Affirmed in part and reversed in part.
KELLEY, J., took no part in the consideration or decision of this case.
SIMONETT, Justice (concurring in part and dissenting in part).
1. First of all, I concur in the majority opinion that the jury's finding of strict liability on the part of the defendants should be affirmed. There is sufficient evidence from which the jury could have found that the truck, when sold, was in a defective condition and this defective condition was a cause of the accident. The fact is, however, that plaintiffs never proved why the hoist collapsed. The only evidence of a flaw in the truck unit was the defective cam in the linkage assembly, but it was never shown how this might be the cause of Hudson's injuries. Donald Hudson was struck because the hoist failed, not because the tailgate failed to open. Plaintiff's expert was never asked if he had an opinion as to why the dump box dropped. Nor was the expert ever asked if he had an opinion as to how the defect in the linkage was a cause of the hoist's collapse.
It was, however, sufficiently shown that the dump box on this brandnew truck unit would not have dropped but for a defect in the unit. This case is a good illustration of the difference between a strict liability cause of action and negligence. Here plaintiffs, as a matter of law, never made out any negligence; and since the truck was not in the control of Hudson at all critical times, res ipsa loquitur did not apply. Strict liability, however, involves a relaxation of the rules of negligence law and permits here a finding of liability by the jury. Compare, for example, Jagmin v. Simonds Abrasive Co., 61 Wis.2d 60, 211 N.W.2d 810 (1973).
2. Secondly, the jury found that the seller, Potomac Ford Truck Sales, Inc., sold a defective unit and that the defect was a cause of Mr. Hudson's injury, yet, in apportioning fault, the jury put Potomac's fault at zero. I do not think these answers are inconsistent. As the majority opinion points out, this only means the jury found that Potomac sold a defective truck but that Potomac "was not responsible for the defect." I do not understand the majority to mean by this that Potomac is not liable to plaintiffs in strict liability, only that Potomac's liability "stems solely from its passive role as the retailer of a defective product furnished to it by the manufacturer." Farr v. Armstrong Rubber Co., 288 Minn. 83, 97, 179 N.W.2d 64, 73 (1970). In other words, Potomac is liable to plaintiffs but only in a vicarious or derivative sense as the inert seller in the marketing chain. This is not the kind of conduct that needs to be included in a comparative fault question, and the jury properly ignored it. Potomac should be found liable to plaintiffs but entitled to indemnity from the other defendants, as was done in Farr, supra, and Jack Frost, Inc. v. Engineered Building Components Co., Inc., 304 N.W.2d 346 (Minn.1981). Tolbert v. Gerber Industries, Inc., 255 N.W.2d 362 (Minn.1977), does not preclude indemnity in this situation.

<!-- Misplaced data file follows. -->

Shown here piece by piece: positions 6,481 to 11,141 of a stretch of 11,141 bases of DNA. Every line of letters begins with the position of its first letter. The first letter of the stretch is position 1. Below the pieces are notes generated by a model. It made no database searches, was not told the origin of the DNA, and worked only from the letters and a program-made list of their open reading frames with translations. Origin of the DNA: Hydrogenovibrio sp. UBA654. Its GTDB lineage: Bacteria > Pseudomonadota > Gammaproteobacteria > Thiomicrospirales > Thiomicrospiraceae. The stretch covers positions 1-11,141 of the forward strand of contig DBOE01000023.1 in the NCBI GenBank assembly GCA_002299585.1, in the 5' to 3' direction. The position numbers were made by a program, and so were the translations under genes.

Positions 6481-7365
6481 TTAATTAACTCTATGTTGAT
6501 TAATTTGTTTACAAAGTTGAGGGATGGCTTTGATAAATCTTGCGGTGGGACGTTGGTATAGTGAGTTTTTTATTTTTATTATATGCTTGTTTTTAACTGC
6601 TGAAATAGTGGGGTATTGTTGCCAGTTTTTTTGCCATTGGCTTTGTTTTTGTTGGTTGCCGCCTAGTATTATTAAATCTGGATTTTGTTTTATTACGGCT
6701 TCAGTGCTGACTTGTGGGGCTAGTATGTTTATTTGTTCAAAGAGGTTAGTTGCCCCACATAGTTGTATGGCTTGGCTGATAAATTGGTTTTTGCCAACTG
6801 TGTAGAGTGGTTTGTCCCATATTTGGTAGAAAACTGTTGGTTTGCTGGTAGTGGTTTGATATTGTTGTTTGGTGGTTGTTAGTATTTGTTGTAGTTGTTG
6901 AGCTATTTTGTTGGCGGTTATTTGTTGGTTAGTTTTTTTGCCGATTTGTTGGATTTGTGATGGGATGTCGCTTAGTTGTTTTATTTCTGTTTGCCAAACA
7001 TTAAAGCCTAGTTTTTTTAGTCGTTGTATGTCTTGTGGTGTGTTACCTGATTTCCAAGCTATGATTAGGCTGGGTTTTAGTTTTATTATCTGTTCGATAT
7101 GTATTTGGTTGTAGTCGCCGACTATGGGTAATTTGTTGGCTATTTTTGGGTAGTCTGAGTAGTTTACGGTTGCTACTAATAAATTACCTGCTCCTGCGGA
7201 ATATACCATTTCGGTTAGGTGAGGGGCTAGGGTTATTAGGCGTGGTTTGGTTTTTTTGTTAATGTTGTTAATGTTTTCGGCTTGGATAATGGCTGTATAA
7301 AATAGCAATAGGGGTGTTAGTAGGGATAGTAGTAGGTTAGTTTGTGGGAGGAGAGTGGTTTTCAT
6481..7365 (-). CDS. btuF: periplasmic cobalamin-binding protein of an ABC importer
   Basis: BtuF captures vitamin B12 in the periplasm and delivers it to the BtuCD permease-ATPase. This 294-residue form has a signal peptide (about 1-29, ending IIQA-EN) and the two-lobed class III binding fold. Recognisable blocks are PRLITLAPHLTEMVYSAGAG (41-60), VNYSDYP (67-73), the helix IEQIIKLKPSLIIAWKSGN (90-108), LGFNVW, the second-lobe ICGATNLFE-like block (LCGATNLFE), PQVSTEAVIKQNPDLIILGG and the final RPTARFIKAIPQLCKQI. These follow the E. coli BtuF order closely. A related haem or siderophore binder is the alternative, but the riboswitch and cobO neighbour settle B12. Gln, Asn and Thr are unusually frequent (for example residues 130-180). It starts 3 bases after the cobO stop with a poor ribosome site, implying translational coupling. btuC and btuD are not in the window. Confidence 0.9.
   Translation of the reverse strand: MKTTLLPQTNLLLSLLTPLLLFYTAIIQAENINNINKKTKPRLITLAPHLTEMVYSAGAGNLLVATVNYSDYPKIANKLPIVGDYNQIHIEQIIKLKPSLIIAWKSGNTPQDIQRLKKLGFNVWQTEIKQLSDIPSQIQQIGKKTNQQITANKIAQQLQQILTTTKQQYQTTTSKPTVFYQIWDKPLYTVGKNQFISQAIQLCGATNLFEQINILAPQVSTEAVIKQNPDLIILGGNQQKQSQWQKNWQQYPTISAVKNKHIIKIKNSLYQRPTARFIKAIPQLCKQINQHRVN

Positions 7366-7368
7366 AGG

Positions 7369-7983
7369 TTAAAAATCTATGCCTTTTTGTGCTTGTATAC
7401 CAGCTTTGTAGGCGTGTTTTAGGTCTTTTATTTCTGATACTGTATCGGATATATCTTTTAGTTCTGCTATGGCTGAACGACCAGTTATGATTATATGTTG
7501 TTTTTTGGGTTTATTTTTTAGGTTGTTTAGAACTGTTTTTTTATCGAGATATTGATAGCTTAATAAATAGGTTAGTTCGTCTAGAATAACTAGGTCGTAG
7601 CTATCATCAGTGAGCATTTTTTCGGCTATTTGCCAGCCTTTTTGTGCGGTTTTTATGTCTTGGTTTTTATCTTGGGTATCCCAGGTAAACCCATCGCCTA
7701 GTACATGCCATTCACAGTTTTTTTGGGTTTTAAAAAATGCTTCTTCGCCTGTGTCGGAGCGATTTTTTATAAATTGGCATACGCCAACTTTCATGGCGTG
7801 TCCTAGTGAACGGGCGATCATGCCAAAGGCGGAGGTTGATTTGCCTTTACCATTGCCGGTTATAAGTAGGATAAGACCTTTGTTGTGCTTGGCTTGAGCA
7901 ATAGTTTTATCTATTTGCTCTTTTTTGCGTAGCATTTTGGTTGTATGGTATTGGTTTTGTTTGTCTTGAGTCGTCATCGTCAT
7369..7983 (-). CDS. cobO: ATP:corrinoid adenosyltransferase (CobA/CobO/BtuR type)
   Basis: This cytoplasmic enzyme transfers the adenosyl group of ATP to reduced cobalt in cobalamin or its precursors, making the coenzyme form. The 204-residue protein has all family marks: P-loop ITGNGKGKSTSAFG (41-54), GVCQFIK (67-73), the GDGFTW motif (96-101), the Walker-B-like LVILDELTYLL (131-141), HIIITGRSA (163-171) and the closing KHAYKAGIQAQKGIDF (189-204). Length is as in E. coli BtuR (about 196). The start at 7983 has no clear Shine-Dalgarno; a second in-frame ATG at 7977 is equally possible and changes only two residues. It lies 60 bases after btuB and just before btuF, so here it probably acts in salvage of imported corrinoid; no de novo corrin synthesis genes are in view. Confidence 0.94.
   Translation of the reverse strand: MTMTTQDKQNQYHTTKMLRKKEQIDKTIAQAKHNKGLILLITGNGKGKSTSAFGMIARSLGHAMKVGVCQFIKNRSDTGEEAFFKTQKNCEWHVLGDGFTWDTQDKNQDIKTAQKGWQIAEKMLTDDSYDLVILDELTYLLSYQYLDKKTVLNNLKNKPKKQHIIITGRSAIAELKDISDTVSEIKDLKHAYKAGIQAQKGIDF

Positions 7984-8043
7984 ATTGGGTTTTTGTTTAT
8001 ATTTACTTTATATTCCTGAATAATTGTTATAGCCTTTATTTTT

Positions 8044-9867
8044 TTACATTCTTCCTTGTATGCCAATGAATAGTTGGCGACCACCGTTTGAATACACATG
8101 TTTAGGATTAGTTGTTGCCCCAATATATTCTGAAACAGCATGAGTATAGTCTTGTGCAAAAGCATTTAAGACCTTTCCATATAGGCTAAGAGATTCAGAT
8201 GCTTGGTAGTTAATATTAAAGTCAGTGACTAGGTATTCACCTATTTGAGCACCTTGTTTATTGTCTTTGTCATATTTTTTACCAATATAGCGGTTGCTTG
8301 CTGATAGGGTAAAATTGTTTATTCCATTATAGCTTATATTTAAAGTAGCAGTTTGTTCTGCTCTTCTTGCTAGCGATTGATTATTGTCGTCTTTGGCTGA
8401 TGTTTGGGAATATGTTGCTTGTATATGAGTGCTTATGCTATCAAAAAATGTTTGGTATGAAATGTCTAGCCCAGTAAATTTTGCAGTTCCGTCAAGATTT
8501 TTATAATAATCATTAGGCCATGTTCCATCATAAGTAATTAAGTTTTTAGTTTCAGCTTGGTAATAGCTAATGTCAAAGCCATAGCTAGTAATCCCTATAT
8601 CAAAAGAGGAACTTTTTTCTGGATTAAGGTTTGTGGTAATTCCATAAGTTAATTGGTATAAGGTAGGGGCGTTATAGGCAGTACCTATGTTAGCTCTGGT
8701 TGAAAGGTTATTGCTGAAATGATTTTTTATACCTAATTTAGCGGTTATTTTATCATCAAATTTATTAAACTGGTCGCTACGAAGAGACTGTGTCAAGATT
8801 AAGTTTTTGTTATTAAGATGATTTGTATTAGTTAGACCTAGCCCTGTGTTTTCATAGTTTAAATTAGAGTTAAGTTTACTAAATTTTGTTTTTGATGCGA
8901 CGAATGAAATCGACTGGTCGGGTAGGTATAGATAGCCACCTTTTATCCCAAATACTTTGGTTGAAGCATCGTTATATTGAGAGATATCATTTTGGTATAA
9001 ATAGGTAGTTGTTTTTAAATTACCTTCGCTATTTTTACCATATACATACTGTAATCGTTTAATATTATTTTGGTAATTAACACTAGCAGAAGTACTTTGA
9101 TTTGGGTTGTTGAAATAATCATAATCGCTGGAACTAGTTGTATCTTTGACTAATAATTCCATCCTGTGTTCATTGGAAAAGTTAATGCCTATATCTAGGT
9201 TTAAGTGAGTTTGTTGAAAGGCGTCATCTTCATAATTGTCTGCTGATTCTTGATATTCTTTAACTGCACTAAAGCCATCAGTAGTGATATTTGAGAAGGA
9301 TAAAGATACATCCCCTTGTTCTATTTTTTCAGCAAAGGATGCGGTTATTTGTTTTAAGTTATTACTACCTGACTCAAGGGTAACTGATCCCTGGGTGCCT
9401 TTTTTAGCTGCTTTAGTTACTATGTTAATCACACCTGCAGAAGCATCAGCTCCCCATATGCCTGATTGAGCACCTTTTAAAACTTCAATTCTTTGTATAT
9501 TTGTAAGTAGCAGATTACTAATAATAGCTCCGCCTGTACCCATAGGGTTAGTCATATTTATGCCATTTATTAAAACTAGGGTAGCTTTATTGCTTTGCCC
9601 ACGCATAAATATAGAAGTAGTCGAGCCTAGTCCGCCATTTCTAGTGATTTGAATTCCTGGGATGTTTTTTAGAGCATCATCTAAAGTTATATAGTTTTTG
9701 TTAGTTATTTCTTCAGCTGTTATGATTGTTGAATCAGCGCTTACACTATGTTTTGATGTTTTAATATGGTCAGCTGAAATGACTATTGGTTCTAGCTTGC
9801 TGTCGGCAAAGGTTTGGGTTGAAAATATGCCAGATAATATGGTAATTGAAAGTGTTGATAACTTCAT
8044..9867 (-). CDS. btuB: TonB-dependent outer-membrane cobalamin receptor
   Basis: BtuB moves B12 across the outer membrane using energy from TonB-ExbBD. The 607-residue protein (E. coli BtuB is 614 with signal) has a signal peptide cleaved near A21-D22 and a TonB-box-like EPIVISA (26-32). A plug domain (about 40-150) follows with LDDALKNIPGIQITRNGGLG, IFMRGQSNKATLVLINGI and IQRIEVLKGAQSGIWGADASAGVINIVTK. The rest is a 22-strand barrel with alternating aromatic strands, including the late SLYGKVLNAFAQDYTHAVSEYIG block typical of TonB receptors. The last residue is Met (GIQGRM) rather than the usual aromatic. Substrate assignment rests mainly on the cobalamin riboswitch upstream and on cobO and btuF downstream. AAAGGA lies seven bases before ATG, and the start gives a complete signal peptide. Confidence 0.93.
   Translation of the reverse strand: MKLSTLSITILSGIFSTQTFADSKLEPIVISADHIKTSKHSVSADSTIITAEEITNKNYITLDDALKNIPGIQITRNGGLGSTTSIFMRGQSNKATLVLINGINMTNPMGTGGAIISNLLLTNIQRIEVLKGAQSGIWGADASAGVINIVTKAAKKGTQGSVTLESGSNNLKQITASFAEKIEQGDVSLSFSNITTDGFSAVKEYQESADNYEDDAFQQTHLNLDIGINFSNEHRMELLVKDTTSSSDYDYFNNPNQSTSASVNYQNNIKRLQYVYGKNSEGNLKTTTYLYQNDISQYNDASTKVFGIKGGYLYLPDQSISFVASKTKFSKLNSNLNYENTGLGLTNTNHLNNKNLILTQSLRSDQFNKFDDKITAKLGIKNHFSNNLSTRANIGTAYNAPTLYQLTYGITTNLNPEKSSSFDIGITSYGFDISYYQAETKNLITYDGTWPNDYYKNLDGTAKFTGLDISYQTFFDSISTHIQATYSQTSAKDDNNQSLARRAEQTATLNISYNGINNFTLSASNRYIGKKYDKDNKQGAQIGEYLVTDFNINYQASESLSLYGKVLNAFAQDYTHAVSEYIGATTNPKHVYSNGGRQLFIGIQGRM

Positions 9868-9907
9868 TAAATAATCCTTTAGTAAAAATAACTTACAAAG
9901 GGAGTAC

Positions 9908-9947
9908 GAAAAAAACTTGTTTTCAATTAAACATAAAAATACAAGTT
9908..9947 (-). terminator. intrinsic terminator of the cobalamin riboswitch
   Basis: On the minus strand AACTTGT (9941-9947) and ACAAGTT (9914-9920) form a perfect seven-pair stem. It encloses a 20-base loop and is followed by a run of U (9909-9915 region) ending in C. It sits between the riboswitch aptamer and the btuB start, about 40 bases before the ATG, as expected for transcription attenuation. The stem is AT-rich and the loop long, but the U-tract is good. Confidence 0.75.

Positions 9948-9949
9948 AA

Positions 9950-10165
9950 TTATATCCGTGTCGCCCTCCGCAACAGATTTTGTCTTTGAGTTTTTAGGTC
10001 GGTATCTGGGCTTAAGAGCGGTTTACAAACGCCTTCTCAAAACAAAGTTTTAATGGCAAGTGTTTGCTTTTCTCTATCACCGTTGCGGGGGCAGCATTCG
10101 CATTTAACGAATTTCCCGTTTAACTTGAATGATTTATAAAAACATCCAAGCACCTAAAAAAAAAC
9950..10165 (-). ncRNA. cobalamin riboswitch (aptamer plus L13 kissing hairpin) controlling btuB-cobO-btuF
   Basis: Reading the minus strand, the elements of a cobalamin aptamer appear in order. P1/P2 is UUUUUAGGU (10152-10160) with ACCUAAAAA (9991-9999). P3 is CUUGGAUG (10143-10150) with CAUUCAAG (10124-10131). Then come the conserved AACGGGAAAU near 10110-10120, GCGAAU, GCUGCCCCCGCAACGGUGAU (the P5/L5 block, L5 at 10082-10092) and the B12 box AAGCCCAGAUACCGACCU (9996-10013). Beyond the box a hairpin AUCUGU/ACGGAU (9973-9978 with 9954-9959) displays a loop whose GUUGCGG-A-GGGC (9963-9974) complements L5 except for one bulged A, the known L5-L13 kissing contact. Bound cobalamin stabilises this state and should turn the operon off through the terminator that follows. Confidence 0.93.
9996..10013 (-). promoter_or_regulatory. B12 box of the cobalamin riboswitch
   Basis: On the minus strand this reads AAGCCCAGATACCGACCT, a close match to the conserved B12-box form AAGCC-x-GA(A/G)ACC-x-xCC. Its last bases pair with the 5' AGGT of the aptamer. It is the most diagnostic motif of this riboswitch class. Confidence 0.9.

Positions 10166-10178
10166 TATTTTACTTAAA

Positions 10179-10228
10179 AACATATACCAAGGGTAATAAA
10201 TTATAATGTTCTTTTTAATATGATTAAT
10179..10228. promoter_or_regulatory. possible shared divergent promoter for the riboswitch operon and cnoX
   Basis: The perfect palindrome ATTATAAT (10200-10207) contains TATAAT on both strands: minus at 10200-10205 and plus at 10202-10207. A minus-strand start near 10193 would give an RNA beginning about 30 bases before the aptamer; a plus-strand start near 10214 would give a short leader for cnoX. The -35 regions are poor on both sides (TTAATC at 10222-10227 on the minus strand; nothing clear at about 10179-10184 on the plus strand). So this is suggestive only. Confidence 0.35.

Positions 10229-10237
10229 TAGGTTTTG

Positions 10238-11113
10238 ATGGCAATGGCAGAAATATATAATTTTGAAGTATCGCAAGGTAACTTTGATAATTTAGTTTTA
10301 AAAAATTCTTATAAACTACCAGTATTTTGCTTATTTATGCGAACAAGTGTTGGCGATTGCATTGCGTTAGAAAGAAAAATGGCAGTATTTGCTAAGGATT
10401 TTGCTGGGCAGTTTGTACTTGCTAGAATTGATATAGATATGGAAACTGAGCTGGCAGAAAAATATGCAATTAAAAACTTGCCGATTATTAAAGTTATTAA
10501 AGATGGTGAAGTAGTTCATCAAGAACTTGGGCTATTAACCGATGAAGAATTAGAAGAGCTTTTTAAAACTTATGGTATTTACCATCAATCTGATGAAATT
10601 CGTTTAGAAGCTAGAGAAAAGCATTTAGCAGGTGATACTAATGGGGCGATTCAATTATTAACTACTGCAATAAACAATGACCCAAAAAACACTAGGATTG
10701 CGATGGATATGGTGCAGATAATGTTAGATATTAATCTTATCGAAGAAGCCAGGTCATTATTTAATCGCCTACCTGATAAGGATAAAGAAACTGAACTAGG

3. Finally, since the jury found both the plaintiff-employee Hudson and the third-party defendant employer, Jack L. Olsen, Inc., 20% at fault, the trial court held that Perfection and Snyder, the two manufacturers, were not entitled to contribution from Olsen. The majority opinion holds this ruling was error. I disagree.
*159 Lambertson v. Cincinnati Corp., 312 Minn. 114, 257 N.W.2d 679 (1977), holds that a third-party tortfeasor is entitled to contribution from the employer in an amount proportional to the employee's percentage of fault but not to exceed its workers' compensation liability. In Lambertson, the employee was only 15% negligent while the employer was 60% negligent; in other words, the employer would have been liable to plaintiff under comparative negligence law but for workers' compensation immunity. The employer was similarly situated in Johnson v. Raske Building Systems, Inc., 276 N.W.2d 79 (Minn.1979). Neither Lambertson nor Johnson reached the question whether comparative fault liability principles were to be ignored.
How to adjust liabilities and apportion loss when the principles of a common-law, comparative fault action conflict with the counter policies of the workers' compensation law is perplexing. In Lambertson, to achieve a more equitable result, we relaxed the technical requirements for contribution, but it does not seem to me we should now rely on technicalities to relax comparative fault principles.
The fact Hudson was not seeking to recover from Olsen does not seem to me of much weight. If Olsen had not been an employer immune from suit by plaintiff, then surely Olsen's liability for contribution to the defendant third-party plaintiffs who sued him would depend on Olsen's fault being less than plaintiff's. Liability should not depend on the status of the pleadings. In judging the conduct of the parties, the jury is not concerned with who is a direct defendant and who is a third-party defendant. Perhaps Olsen's right to reimbursement for compensation benefits should be curtailed because of its 20% fault. Since reimbursement is subject to equitable principles, this could be done; but I do not think we should create a pure comparative fault exception to our comparative fault law.